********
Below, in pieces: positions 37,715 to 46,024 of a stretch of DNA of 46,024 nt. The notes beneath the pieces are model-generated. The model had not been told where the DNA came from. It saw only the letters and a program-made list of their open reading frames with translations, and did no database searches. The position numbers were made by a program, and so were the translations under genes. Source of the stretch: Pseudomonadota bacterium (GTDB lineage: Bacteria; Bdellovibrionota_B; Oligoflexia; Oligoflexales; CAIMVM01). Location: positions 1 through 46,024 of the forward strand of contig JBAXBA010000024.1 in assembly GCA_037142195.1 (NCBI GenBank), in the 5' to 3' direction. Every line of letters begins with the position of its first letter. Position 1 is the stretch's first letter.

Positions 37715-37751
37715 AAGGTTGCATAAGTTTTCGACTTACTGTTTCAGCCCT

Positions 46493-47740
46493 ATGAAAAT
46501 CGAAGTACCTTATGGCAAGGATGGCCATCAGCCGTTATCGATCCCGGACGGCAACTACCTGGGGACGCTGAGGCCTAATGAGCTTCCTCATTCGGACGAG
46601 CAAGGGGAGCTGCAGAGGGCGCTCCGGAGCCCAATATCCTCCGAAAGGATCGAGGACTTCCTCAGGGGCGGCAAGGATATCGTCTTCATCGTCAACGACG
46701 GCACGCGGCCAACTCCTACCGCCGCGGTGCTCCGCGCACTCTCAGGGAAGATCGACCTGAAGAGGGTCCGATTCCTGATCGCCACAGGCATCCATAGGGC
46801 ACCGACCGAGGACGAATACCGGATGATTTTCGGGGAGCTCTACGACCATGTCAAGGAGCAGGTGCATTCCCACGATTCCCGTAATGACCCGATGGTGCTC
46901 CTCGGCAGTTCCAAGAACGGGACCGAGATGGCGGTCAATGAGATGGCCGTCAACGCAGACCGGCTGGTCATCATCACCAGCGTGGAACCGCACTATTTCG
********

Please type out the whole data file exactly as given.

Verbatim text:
Below, in pieces: positions 37,715 to 46,024 of a stretch of DNA of 46,024 nt. The notes beneath the pieces are model-generated. The model had not been told where the DNA came from. It saw only the letters and a program-made list of their open reading frames with translations, and did no database searches. The position numbers were made by a program, and so were the translations under genes. Source of the stretch: Pseudomonadota bacterium (GTDB lineage: Bacteria; Bdellovibrionota_B; Oligoflexia; Oligoflexales; CAIMVM01). Location: positions 1 through 46,024 of the forward strand of contig JBAXBA010000024.1 in assembly GCA_037142195.1 (NCBI GenBank), in the 5' to 3' direction. Every line of letters begins with the position of its first letter. Position 1 is the stretch's first letter.

Positions 37715-37751
37715 AAGGTTGCATAAGTTTTCGACTTACTGTTTCAGCCCT

Positions 46493-47740
46493 ATGAAAAT
46501 CGAAGTACCTTATGGCAAGGATGGCCATCAGCCGTTATCGATCCCGGACGGCAACTACCTGGGGACGCTGAGGCCTAATGAGCTTCCTCATTCGGACGAG
46601 CAAGGGGAGCTGCAGAGGGCGCTCCGGAGCCCAATATCCTCCGAAAGGATCGAGGACTTCCTCAGGGGCGGCAAGGATATCGTCTTCATCGTCAACGACG
46701 GCACGCGGCCAACTCCTACCGCCGCGGTGCTCCGCGCACTCTCAGGGAAGATCGACCTGAAGAGGGTCCGATTCCTGATCGCCACAGGCATCCATAGGGC
46801 ACCGACCGAGGACGAATACCGGATGATTTTCGGGGAGCTCTACGACCATGTCAAGGAGCAGGTGCATTCCCACGATTCCCGTAATGACCCGATGGTGCTC
46901 CTCGGCAGTTCCAAGAACGGGACCGAGATGGCGGTCAATGAGATGGCCGTCAACGCAGACCGGCTGGTCATCATCACCAGCGTGGAACCGCACTATTTCG